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A-League leaders Sydney head bid for historic treble

Graham Arnold’s Sydney side comes to Melbourne on Thursday trying to keep its unbeaten A-League run – which stretches now to 16 matches this season – intact when it faces Melbourne Victory in the big Australia Day clash at Etihad Stadium.

But the runaway league leaders – they are eight points clear of second-placed Victory, with a much superior goal difference – are not the only Sky Blue team ruling the roost in their respective competition this season.

Sydney’s W-League side is firing on all cylinders despite an unexpected slip-up against Newcastle in the penultimate round.

Sydney’s women sit atop the W-League ladder and know that if they win their final match of the home and away season – away to Adelaide next Sunday – Sydney will win the Premiers Plate, and with it a guaranteed home final and the chance to host the Grand Final.

And its National Youth League team has won its conference and will face Melbourne City’s NYL side in the grand final of that competition on Saturday afternoon in Gosford.

Such is the scale of Sydney’s A-League points haul that it could even slip up a few times in its final 11 games and still be clear at the top, but its women’s team has no such luxury.

A draw against Adelaide may not suffice for them, as second-placed Canberra could, with a win, leapfrog Sydney at the top of the table on goal difference, depending on the outcome of their match against Melbourne Victory women on Saturday afternoon.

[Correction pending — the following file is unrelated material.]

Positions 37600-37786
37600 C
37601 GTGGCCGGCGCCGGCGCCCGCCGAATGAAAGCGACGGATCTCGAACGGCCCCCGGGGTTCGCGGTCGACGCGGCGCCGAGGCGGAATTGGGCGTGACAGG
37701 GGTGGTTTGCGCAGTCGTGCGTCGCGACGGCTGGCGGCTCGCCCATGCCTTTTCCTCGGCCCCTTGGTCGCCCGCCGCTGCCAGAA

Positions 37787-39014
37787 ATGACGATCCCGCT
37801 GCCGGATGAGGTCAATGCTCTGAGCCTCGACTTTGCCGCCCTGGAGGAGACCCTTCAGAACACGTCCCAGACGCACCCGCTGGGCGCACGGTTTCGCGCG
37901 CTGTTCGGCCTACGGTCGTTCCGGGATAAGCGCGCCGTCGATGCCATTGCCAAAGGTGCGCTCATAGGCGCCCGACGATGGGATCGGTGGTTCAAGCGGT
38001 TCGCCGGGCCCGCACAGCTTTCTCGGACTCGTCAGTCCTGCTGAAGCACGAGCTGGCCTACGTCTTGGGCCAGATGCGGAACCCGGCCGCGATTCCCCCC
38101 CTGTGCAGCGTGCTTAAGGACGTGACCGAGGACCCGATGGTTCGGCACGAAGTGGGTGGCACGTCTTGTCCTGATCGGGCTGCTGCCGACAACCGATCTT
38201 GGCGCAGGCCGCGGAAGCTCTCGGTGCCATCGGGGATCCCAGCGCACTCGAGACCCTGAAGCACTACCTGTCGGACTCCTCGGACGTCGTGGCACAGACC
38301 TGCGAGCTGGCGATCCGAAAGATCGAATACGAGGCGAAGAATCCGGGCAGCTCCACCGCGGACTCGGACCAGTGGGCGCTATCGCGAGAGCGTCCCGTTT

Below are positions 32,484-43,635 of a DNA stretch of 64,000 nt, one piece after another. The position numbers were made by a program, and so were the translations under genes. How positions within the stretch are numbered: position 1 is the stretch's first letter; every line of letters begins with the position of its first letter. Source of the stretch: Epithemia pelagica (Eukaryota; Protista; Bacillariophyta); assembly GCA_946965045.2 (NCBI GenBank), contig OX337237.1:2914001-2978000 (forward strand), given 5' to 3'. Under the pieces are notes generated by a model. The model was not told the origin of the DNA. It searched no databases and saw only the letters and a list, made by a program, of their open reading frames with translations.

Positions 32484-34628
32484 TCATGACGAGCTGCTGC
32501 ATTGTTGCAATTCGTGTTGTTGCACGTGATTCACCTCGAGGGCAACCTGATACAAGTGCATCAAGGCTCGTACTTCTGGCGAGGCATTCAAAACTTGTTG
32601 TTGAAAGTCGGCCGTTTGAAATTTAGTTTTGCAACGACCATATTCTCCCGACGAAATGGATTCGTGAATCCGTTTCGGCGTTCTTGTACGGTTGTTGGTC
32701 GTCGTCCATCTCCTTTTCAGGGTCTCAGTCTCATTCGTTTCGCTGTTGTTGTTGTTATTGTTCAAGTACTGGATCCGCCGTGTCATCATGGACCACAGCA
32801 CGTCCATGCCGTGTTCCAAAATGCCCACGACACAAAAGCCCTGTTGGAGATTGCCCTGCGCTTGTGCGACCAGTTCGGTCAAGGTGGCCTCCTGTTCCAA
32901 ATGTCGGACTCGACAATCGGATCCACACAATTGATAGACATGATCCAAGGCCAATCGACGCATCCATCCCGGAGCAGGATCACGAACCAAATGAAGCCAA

Even Perth could get into the argument if Sydney and Canberra fail to win, but Perth would need to beat Western Sydney Wanderers by six or seven goals in the final match of the regular season later on Sunday afternoon to take an unlikely first place.

The pleasant prospect for the Sky Blues is that all three of their teams – men’s, women’s and youth – could end the season as national champions in their competitions if things go their way.

It’s a remarkable achievement, one which chief executive Tony Pignata says is the result of a concerted approach from all teams and coaches at the club – from technical director Han Berger and head A-League coach Arnold down. “To have three teams battling for their titles is a tremendous accomplishment and it says a lot for the coaches – Han Berger and Graham Arnold, but also his assistants, Steve Corica and Terry McFlynn as well as Robbie Stanton (youth coach), Daniel Barrett (women’s) and Kelly Cross (academy director),” Pignata said.

“We have tried to have a holistic approach and bring all elements in the club together, so they can learn and develop with each other. We have introduced an academy, from the under 13s up, and I think it’s helped in that everyone sees it as one club, working together.”

There is a commercial spin-off too, as Pignata says there is crossover between A-League and W-League sponsors, while fans feel they have some buy-in across all areas the club competes in.